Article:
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International Poster Journal of Dentistry and Oral Medicine
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Int Poster J Dent Oral Med 19 (2017), No. 2     15. June 2017
Int Poster J Dent Oral Med 19 (2017), No. 2  (15.06.2017)

Poster 1124, Language: German/English


In-vivo characteristics of metallic arch wires in orthodontics
Müller, Martin / Schlüter, Rabea / Krey, Karl-Friedrich
Background: The purpose of this study was to analyse the elements (Ti, Ni, Si, Al, Mn, Fe, Cr) in orthodontic wires during orthodontic therapy in a clinical cohort. Saliva simultaneous liquids are not accurately comparable with human saliva, so there is a need for this study. (ELIADES, et al. 2002) In addition, the connection between the intraoral period, other intraoral appliances, and the oral hygiene was observed, because these parameters have a secondary influence on the corrosion of wires. (ELIADES, et al. 2005).
Purpose: The aim of the following study was to quantify ion leaching from orthodontic wires in relation to time, oral hygiene, and other co-factors.
Material/Methods: Data from 50 stainless steel- (SS) and 50 nickel-titanium-wires (NiTi) (Forestadent Bernhardt Förster GmbH) from 100 patients during a normal orthodontic treatment in the Department of Orthodontic at the University of Greifswald were collected and prospectively analysed. Additionally, the type and number of fillings and the plaque index (PI) were registered. With an energy-dispersive X-ray spectroscopy (EDS), the distribution of nickel, chromium, and titanium was compared before and after a special period of intraoral time. The surface of all wires was observed subjectively. Statistically, a t-test and u-test were used (p ≤ 0.05). The influences of a different intraoral time and oral hygiene were analysed using linear regression analysis.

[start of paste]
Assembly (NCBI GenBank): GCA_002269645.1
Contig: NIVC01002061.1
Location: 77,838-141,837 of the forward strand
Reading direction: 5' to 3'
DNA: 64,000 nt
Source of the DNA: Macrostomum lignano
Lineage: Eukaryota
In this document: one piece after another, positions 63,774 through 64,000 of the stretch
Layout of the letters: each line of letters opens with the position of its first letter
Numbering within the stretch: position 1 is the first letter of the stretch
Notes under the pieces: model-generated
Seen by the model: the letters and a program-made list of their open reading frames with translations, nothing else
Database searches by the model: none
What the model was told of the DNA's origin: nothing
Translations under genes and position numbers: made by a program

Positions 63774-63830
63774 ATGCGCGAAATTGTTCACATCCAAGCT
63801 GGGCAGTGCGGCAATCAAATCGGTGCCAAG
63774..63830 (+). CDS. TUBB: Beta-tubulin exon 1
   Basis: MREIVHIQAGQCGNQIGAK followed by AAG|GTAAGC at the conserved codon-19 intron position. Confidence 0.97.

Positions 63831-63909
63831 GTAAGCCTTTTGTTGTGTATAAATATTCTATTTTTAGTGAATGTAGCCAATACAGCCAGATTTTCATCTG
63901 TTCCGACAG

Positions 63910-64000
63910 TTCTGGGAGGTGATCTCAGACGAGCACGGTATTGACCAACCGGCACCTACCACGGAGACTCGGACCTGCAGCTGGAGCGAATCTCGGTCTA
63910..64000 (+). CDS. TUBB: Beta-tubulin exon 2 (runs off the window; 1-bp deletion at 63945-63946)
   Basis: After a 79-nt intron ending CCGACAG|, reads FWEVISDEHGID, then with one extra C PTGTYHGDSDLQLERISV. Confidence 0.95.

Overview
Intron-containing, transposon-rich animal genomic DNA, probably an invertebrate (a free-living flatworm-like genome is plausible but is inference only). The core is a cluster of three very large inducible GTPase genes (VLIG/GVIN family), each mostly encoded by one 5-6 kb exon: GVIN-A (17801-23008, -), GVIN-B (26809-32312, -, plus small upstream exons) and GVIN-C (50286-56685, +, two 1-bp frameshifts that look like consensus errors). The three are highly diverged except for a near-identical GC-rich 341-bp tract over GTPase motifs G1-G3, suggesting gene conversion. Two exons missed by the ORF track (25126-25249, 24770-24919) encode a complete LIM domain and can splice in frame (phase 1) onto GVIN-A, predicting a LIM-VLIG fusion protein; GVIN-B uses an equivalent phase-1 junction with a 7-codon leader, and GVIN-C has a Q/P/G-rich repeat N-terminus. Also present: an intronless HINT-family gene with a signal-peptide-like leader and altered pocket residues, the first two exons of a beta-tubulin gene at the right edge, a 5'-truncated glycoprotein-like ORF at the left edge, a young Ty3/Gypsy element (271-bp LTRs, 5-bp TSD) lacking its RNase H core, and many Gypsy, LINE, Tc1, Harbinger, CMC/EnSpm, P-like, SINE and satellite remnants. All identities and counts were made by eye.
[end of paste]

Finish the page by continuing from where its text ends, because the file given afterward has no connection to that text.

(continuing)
Results: On average, all wires were 61.9 days in the oral cavity. The mean age of the patients was 14.6 years, and they had in average of 1.26 fillings. 70% of the kids didn't have any fillings during this study. Every patient had on average 3.2 orthodontic bands on the molars, and 48% were treated with a self-ligating braces system. We had 22 TPA's and 5 LLA's.
The EDS analysis showed no significant difference in the distribution of the collected elements irrespective of the plaque index and the intraoral time of these wires. Even with other orthodontic appliances and the number of fillings, there was no significant difference in the number of elements before and after a period of time in a patient's mouth. In addition self-ligating as well as conventional braces showed no differences in the distribution of nickel, chromium, titanium, and other elements.
Conclusion: A higher plaque index caused by moderate oral hygiene during an orthodontic treatment and a longer intraoral treatment time of wires do not significantly increase the risk of corrosion of nickel, chromium, titanium, and other elements in orthodontic alloys. The differences between the original and used wires were within a single-digit percent range and showed no significance (p ≤ 0.05). In addition, the type of braces, other intraoral appliances, and the number of fillings did not significantly influence the stainless steel- and nickel-titanium-wires.
Nevertheless, visual differences on the surface of all probes could be detected.

Keywords: Biomaterials, Ion release, Corrosion, Nickel

Conference/Exhibition:
88. Wissenschaftliche Jahrestagung der DGKFO
18.-21. November 2015
Mannheim, Deutschland